Turkish President Tayyip Erdogan is seen with his Iranian counterpart Hassan Rouhani during a joint news conference in Tehran, Iran.
ISTANBUL: Turkey and Iran have condemned the deal between Israel and Bahrain to normalise their relations.
Turkey described the US-brokered deal as a “fresh blow” to the Palestinian cause. For its part, Iran accused Bahrain of stirring instability in the region.
US President Donald Trump on Friday announced the “peace deal” between Israel and Bahrain, which became the second Arab country to normalise relations with its former rival in less than a month.
Turkey’s foreign ministry on Friday night said Ankara was “concerned” by the move and “strongly condemned” the deal.
“The step will be a fresh blow to efforts to defend the Palestinian cause and will further embolden Israel to continue its illegal practices towards Palestine and its attempts to make the occupation of Palestinian territories permanent,” the ministry said in a statement.
It said the move was contrary to the commitments made by countries under the Arab Peace Initiative — which calls for Israel’s complete withdrawal from the Palestinian territories occupied after 1967 — and the Organisation of Islamic Cooperation.
Turkish President Recep Tayyip Erdogan is a strong advocate of Palestinian rights and has frequently criticised Israeli policies in the West Bank.
After last month’s deal between the United Arab Emirates and Israel, Erdogan had warned Turkey could suspend diplomatic relations with the Gulf state in response.
In a statement, Iran’s foreign ministry said that it would hold the governments of Bahrain and its allies responsible for any insecurity caused by Israel in the Gulf region.
“Bahrain’s shameful move sacrifices the Palestinian cause and decades of struggle … at the expense of the US election,” Iranian TV quoted the statement as saying.
Bahrainis opposed to the agreement vented their frustration on social media, using the hashtags “Bahrainis against normalisation” and “normalisation is betrayal”.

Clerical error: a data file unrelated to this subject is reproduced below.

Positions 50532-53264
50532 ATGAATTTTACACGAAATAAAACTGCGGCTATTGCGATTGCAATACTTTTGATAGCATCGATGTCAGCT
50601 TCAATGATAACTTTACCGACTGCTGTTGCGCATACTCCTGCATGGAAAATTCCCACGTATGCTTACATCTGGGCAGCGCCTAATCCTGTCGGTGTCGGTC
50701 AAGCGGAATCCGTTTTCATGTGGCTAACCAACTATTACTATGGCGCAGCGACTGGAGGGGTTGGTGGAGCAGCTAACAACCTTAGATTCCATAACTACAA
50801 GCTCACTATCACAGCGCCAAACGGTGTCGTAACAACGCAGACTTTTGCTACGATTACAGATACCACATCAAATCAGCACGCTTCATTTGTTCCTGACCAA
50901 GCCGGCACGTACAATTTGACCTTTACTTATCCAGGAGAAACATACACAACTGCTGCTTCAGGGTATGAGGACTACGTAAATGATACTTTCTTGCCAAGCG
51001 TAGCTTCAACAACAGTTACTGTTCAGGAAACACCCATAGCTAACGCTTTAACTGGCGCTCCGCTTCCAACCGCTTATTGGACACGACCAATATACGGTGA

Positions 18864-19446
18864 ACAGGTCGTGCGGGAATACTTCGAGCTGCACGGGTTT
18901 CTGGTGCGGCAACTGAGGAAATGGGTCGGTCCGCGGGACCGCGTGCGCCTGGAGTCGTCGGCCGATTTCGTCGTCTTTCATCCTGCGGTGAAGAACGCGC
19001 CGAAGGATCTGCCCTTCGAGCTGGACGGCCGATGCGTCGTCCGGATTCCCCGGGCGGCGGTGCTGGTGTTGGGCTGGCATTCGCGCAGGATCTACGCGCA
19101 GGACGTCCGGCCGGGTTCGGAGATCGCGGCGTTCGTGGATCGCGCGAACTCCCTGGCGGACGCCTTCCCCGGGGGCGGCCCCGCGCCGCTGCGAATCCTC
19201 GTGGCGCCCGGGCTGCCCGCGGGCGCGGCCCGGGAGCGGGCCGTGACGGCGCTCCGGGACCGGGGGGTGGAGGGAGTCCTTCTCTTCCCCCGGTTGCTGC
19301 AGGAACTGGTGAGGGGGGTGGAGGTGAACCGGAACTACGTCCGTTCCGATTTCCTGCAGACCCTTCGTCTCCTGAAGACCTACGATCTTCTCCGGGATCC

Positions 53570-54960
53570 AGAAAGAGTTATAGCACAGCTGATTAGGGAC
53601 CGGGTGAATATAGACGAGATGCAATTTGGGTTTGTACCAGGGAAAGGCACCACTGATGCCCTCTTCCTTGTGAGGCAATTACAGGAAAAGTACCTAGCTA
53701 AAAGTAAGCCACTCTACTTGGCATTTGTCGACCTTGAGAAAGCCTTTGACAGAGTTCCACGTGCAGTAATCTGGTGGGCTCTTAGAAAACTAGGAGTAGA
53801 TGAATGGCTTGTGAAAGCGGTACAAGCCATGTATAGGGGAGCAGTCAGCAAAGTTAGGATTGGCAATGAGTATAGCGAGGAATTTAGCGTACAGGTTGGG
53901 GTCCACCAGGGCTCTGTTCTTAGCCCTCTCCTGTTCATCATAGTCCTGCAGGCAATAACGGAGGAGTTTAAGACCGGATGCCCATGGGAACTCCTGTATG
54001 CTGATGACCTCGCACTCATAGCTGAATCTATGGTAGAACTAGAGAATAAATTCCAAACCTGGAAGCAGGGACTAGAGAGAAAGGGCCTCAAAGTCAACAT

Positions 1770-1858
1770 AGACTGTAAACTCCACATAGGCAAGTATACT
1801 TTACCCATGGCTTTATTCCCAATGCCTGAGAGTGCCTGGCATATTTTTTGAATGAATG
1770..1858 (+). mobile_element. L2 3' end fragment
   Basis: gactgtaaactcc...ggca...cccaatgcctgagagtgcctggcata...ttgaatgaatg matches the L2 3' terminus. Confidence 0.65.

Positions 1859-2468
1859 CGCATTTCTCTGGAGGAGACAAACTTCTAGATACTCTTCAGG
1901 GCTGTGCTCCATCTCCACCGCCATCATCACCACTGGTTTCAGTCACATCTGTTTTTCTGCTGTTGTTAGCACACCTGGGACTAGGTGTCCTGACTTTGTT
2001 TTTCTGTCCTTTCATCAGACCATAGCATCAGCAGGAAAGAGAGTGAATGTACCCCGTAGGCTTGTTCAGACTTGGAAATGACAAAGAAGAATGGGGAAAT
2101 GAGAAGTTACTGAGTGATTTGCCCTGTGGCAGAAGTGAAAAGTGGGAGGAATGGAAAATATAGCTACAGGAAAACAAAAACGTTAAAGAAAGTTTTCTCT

“A black day in the history of Bahrain,” wrote former lawmaker Ali Alaswad.
Bahrain relies heavily on the United States, which stations its Fifth Fleet in the tiny but strategic Gulf archipelago.
The Palestinians, who see Arab support as crucial to their limited power in resisting Israeli occupation, also condemned the Israel-Bahrain deal.
The agreement was “a stab in the back of the Palestinian cause and the Palestinian people,” Ahmad Majdalani, social affairs minister in the West Bank-based Palestinian Authority, said.
Hamas, which controls the Gaza Strip, said it was an “aggression” that dealt “serious prejudice” to the Palestinian cause.
Until recently, Israel had been able to strike just two peace accords with Arab countries — Egypt in 1979 and Jordan in 1994 — and Trump is hoping the latest deals will give him badly needed momentum going into the November 3 presidential election.
The UAE sent congratulations to Bahrain and Israel. “Today marks another significant and historic achievement which will contribute enormously to the stability and prosperity of the region,” said Hend al-Otaiba, director of strategic communications at the foreign ministry.
Trump said more Arab nations could open their doors to Israel. “I am very hopeful that there will be more to follow,” he said.
Published in Dawn, September 13th, 2020